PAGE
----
However, on Eid, the Tiger of Mysore’s descendants had a message of peace for the country.

“Bakra Eid is a 1400-years-old tradition and in the Sultan’s kingdom, it was celebrated wholesomely. It was not just a festival for Muslims, Hindus participated equally. In time, when Dusshehra celebrations were also added to the festive calendar in the kingdom, that was an equally celebrated festival,” said Syed Mansoor Ali Khan, a seventh-generation descendant of Tipu Sultan based in Bengaluru said.

He added that this year, the family planned to celebrate Eid peacefully with the sacrificial goat slaughtering and the subsequent distribution of the meat and also by donating relief to flood hit Kerala. The fare? A south Indian specialty that was served on Eid under the reign of Tipu Sultan – dry chapattis, dal and biriyani – and of course, kebabs.

However, not all members of the family were as optimistic. Speaking to News18 from Kolkata, where a large number of Tipu’s descendants reside, one of his sixth generation descendants, Shahid Alam said that the family had long been under financial distress.

“Even though slaughtering goat is the ritual, some of our family members may not be able to do it as they don’t have enough money to buy a goat. Our condition has been deteriorating over the years and we have no recognition as a royal lineage,” Alam, who is the secretary of the Mysore Families Trust Committee, said. He also serves as the co-trustee of the Prince Ghulam Mohammad Trust, named after the Sultan’s son.

The integration of the princely states into Indian state in 1947 and their subsequent merging of thee kingdoms into national territory meant the end for kingdoms and rulers from pre-independent India. Till 1971, the rulers and dynasties of these erstwhile kingdoms were paid a ‘privy purse’ by the government – a fixed sum of money allotted to these families by virtue of their royalty and return for their wilful accession into India. But post-1971, when Indira Gandhi abolished the Privy Purse, the state of several royal families has dipped into serious decline.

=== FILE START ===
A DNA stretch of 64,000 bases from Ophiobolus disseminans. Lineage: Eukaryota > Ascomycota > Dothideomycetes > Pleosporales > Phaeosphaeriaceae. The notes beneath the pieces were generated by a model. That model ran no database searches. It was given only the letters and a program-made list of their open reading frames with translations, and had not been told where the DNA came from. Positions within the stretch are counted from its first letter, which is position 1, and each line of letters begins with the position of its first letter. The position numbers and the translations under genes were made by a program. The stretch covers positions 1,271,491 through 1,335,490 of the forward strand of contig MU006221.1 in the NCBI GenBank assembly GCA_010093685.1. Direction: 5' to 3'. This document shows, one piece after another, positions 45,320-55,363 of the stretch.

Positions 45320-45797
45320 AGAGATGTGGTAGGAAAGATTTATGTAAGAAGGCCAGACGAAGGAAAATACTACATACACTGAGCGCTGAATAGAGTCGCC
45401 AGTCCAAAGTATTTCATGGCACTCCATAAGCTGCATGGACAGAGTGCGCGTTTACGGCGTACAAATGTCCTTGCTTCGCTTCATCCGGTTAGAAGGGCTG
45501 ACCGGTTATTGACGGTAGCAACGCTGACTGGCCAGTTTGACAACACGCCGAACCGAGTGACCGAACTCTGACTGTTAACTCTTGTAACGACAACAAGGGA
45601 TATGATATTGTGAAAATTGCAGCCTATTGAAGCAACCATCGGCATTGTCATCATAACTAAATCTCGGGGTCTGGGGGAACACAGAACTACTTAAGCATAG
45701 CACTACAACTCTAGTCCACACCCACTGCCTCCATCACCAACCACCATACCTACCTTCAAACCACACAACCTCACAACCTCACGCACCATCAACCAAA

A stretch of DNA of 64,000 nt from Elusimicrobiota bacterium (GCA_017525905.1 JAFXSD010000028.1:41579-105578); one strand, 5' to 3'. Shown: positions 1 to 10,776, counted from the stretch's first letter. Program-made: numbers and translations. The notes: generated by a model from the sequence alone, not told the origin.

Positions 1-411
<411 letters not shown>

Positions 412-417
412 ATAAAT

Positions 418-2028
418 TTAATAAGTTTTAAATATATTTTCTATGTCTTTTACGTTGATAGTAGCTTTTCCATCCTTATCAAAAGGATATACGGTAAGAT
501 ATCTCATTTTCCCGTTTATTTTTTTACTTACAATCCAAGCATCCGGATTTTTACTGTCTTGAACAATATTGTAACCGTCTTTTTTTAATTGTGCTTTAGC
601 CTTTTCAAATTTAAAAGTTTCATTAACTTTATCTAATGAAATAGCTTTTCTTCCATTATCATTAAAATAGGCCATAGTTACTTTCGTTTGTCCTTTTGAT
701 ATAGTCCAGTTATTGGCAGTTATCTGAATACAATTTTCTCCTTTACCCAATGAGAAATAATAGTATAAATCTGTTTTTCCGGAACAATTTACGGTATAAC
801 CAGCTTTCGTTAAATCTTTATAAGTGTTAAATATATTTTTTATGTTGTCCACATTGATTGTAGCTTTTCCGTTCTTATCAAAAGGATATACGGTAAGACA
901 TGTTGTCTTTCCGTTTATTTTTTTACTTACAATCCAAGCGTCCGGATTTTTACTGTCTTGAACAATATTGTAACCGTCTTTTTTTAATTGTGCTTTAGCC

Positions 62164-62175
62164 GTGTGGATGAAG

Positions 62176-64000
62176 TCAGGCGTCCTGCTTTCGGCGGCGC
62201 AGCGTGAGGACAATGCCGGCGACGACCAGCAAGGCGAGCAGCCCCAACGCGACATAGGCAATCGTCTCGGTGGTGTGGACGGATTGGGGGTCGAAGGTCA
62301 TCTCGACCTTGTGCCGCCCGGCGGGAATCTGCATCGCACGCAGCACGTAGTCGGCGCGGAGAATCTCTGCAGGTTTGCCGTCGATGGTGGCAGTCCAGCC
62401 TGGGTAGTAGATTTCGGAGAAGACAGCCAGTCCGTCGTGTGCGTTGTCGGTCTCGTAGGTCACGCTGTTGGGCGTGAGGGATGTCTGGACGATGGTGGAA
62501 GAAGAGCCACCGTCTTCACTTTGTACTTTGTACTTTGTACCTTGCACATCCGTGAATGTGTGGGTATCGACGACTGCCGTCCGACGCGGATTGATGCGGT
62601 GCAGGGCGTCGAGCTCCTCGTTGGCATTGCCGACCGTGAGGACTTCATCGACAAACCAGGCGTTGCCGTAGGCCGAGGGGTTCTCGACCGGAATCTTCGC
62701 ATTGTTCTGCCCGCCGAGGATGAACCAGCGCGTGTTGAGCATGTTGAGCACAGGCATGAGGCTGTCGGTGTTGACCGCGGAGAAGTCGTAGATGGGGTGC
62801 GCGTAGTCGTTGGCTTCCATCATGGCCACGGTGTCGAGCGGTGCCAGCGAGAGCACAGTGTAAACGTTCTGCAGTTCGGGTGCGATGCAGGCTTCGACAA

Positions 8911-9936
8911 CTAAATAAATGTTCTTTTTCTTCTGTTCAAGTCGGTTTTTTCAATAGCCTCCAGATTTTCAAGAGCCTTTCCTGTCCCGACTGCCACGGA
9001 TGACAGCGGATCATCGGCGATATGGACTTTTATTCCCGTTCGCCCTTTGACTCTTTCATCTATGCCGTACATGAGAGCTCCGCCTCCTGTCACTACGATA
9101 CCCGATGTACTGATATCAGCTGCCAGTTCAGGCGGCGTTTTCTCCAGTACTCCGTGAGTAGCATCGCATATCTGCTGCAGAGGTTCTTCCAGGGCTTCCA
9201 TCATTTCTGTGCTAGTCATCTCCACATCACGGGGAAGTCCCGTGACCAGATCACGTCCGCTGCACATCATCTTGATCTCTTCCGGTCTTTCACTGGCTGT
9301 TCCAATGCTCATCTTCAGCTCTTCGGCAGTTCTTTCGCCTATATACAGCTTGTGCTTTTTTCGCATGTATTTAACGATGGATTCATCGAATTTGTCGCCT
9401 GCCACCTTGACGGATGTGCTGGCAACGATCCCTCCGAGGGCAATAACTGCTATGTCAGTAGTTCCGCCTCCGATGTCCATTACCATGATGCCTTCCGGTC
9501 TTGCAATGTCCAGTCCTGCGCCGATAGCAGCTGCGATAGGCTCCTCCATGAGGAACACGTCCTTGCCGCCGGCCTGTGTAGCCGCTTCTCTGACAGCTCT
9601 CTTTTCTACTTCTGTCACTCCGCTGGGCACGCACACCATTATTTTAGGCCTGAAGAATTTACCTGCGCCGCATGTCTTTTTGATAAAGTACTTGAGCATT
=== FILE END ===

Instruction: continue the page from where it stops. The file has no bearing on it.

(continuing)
Extravagant lifestyles, unwillingness and often inability to work and a ‘distaste’ for commoners and sometimes even shame or embarrassment to own up to a name, caused many royal lineages to slowly fade. The descendant of Osman Ali Khan, a Nizam of Hyderabad and one of the richest rulers of the 20th century, for example, now lives in an apartment in Istanbul and suffers from diabetes.

But the younger generation may not want to be as associated with the royal tag as Alam hopes. He isn't alone.

“Times have changed now. We are not anything different anymore, my family does not rule over subjects or is above them, we are all equal. And Eid is actually the best time to solve such differences as it celebrates fraternity and community,” said Nargis Abedi, the granddaughter of the Nawab Murtuza Ali Khan, the last Nawab of Rampur.

The princess, who lives in Delhi with her mother, Princess Naghat Abedi, and two sisters informed News18 that the day before Eid, her home was packed with relatives, friends and acquaintances buzzing in and out. Preparations for cooking massive quantities of sewaiyan – vermicelli soaked in sweetened, condensed milk - were on in full swing and several relatives living away had also come back home for the festivities.

“The kingdom of Rampur was always celebrated for its special cuisine. My family has tried to maintain that so we continue to pay special attention to food,” Nargis said.

She added that her family served food and did charity work in Rampur, her mother’s home and the seat of her great-grandfather’s kingdom.

rampur royals

Despite the march of time, relics of the old world continue to thrive in buildings and surnames in our country today.

And for the most part, Nargis’s description of the festivities at her house painted a picture of a modern-day Eid, not unlike the royal Eids of days gone by. One where friends and acquaintances drop by to gorge on biriyani and sheer khurma, one that encourages charity to the needy and one that celebrates changing times just as much as it commemorates the past.